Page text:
Fig. 3: Center of mass position and speed of the active drop for different pore sizes.
figure 3

Top row: Time evolution of the y (red, pluses) and z (green, crosses) components of the center of mass of the active droplet for λ 0.8 (a), λ 0.5 (b), and λ 0.2 (c). Bottom row: Time evolution of y (red, pluses) and z (green, crosses) components of the speed of the center of mass for λ 0.8 (d), λ 0.5 (e), and λ 0.2 (f). Black dots indicate the position of the insets representing instantaneous configurations observed during the crossing. Red arrows show the direction of the splay deformations while blue ones that of the bending. Also, “s.p.” stands for solid pillars. If λ 0.8, the droplet proceeds almost unaltered along its unidirectional trajectory, progressively decreasing the speed at the entrance of the pore (g, h) and rapidly augmenting it in the middle (i, j), where shape deformations are larger. If λ 0.5, the speed diminishes at the entrance of the constriction (k) and then rapidly augments (l, m), as the droplet front squeezes into the pore. Afterward, the speed undergoes a second sharp decrease (n), considerably slowing down the droplet but only temporarily arresting its motion. It gradually starts over (o) due to internal fluid flows caused by the contractile material. Note that, alongside the usual splay deformation, temporary bend distortions emerge (blue arrows), initially located at the front and progressively shifted backward. If λ 0.2, once again the decrease of the droplet speed at the entrance of the pore (p) is followed by its quick rise once the tip of the drop squeezes in (q, r) and moves forward (s). Here, bend deformations persist longer than before and spread over the entire drop in the middle of the pore. Then, the speed undergoes a second quick reduction freezing the drop into an ampule-like shape (t) for a long period of time, after which the transmigration is completed (u).

Motile droplet across a medium size constriction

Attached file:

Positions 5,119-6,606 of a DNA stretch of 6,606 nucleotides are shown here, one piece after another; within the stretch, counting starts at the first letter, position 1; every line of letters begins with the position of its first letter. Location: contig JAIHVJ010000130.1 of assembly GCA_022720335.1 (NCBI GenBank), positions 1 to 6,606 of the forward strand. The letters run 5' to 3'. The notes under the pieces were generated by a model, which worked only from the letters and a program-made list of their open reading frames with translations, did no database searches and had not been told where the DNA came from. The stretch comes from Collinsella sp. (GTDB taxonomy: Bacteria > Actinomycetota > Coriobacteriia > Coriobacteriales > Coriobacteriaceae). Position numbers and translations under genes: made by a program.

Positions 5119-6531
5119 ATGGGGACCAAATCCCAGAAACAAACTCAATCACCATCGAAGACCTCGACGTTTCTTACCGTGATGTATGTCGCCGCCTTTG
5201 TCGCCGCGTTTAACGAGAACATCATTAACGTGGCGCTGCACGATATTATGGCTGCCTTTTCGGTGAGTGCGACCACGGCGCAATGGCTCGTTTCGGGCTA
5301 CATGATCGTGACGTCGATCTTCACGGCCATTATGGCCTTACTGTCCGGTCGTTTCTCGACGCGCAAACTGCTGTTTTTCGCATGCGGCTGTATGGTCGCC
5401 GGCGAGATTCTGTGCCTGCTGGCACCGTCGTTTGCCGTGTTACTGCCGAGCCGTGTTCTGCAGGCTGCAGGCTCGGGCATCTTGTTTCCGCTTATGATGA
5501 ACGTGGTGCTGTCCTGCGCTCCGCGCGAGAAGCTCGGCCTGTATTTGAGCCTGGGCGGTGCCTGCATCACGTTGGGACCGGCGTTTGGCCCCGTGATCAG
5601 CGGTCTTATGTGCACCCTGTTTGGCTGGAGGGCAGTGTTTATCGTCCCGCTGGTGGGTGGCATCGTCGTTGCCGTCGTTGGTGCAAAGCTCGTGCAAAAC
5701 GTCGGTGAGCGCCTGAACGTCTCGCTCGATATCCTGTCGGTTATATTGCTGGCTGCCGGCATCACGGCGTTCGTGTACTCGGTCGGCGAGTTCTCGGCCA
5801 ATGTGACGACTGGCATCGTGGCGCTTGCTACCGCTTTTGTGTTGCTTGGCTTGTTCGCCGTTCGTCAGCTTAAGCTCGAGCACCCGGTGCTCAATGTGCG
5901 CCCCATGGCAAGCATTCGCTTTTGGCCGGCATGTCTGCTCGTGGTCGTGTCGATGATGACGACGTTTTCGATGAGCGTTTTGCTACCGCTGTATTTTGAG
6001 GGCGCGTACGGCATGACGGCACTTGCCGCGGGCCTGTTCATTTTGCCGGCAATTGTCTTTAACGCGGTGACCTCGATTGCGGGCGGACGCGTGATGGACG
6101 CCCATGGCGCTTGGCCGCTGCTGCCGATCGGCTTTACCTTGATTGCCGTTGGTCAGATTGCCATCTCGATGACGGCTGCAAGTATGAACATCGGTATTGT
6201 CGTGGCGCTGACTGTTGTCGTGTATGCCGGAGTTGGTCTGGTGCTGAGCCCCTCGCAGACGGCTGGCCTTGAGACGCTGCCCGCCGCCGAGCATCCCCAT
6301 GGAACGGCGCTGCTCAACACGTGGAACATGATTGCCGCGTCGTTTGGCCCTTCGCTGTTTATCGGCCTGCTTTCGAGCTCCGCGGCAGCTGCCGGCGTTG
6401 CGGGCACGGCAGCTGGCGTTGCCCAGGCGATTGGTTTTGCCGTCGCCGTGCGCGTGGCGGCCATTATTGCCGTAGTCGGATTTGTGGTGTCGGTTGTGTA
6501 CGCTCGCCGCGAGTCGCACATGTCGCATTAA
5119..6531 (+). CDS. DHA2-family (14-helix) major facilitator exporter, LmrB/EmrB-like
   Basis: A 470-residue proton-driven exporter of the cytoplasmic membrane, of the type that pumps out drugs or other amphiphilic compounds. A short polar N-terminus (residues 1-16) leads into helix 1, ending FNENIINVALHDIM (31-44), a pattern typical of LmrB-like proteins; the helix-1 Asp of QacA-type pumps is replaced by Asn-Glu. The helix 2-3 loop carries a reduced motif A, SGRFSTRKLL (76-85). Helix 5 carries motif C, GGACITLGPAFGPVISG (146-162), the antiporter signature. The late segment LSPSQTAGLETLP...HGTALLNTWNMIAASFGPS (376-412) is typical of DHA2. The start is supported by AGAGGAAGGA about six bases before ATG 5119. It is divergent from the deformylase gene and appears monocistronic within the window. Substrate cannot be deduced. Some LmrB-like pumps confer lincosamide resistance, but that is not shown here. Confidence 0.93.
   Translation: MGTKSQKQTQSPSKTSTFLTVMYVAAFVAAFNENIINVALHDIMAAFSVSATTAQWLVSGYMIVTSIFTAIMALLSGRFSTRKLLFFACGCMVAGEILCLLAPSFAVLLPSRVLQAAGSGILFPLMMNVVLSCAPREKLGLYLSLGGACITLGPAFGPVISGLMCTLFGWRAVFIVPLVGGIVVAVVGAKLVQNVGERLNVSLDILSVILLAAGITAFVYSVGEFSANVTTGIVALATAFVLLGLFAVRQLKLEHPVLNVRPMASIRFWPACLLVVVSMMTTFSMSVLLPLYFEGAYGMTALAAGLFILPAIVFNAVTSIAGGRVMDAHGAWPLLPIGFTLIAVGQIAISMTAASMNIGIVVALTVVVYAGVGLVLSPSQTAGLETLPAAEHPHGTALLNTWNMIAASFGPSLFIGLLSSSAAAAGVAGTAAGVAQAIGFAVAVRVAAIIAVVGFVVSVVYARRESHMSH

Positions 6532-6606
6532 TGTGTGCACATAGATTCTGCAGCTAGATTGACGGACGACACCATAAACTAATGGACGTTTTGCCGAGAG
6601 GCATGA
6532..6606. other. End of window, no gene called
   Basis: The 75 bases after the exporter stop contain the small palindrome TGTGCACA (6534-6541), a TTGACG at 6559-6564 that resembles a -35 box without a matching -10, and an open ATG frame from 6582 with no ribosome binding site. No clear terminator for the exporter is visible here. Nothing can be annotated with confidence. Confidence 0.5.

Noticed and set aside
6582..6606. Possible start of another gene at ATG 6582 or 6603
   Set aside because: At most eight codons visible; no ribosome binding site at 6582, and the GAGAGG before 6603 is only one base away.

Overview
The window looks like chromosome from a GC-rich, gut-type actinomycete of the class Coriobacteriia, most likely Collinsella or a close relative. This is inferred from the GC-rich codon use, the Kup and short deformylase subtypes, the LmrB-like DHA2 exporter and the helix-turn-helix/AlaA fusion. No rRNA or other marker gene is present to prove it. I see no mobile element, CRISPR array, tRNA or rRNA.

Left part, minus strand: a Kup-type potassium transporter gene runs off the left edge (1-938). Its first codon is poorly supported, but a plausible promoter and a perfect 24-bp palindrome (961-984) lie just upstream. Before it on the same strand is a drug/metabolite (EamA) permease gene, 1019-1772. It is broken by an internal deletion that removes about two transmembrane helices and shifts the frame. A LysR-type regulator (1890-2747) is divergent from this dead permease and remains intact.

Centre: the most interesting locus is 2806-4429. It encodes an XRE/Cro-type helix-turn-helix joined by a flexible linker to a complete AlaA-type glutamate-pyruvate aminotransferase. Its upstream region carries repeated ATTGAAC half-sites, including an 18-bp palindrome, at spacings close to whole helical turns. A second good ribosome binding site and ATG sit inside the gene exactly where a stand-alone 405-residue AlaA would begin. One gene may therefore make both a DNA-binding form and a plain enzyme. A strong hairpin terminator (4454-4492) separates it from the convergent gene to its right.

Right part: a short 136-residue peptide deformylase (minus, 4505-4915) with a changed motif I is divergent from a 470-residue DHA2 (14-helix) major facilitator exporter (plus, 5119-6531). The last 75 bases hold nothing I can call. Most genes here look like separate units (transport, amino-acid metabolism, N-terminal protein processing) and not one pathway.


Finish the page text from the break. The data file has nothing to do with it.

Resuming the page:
Decreasing λ enough can permanently hinder the crossing through the pore. This is shown in Supplementary Movie 2 where we simulate the dynamics of an active droplet swimming within a microchannel with λ 0.5. The droplet initially self-propels forward following the mechanism previously described and, once near the pore, hits the pillars, which halt its motions impeding the transmigration. Note that, despite the stop, the droplet partially preserves a crescent-like shape, due to the permanent splay distortion of the liquid crystal caused by the contractile activity.

These results do not automatically rule out the possibility to observe a crossing, an event that may occur, for example, if the activity ζ is higher and the surface tension is lower than the values considered so far. The former would increase the droplet speed and ensure a stronger impact against the pore, thus likely providing the necessary force to squeeze in, while the latter would diminish the resistance to undergo considerable shape deformations favoring the crossing. In Supplementary Movie 3, we show, for example, the dynamic behavior of a contractile droplet where ζ = −10−3 and λ 0.6. Despite raising ζ, the force is not high enough to guarantee the crossing. Indeed, once near the pore, the droplet moves upwards, stretches longitudinally, and turns back along the direction imposed by the splay deformation, only temporarily lost during the previous elongation in which P becomes approximately uniform. Further increasing ζ would require the adjustment of other thermodynamic parameters to ensure a correct balance between splay distortions (controlled by κ, see Eq.(1)) and interfacial tension (controlled by a and k) in order to observe a unidirectional motion.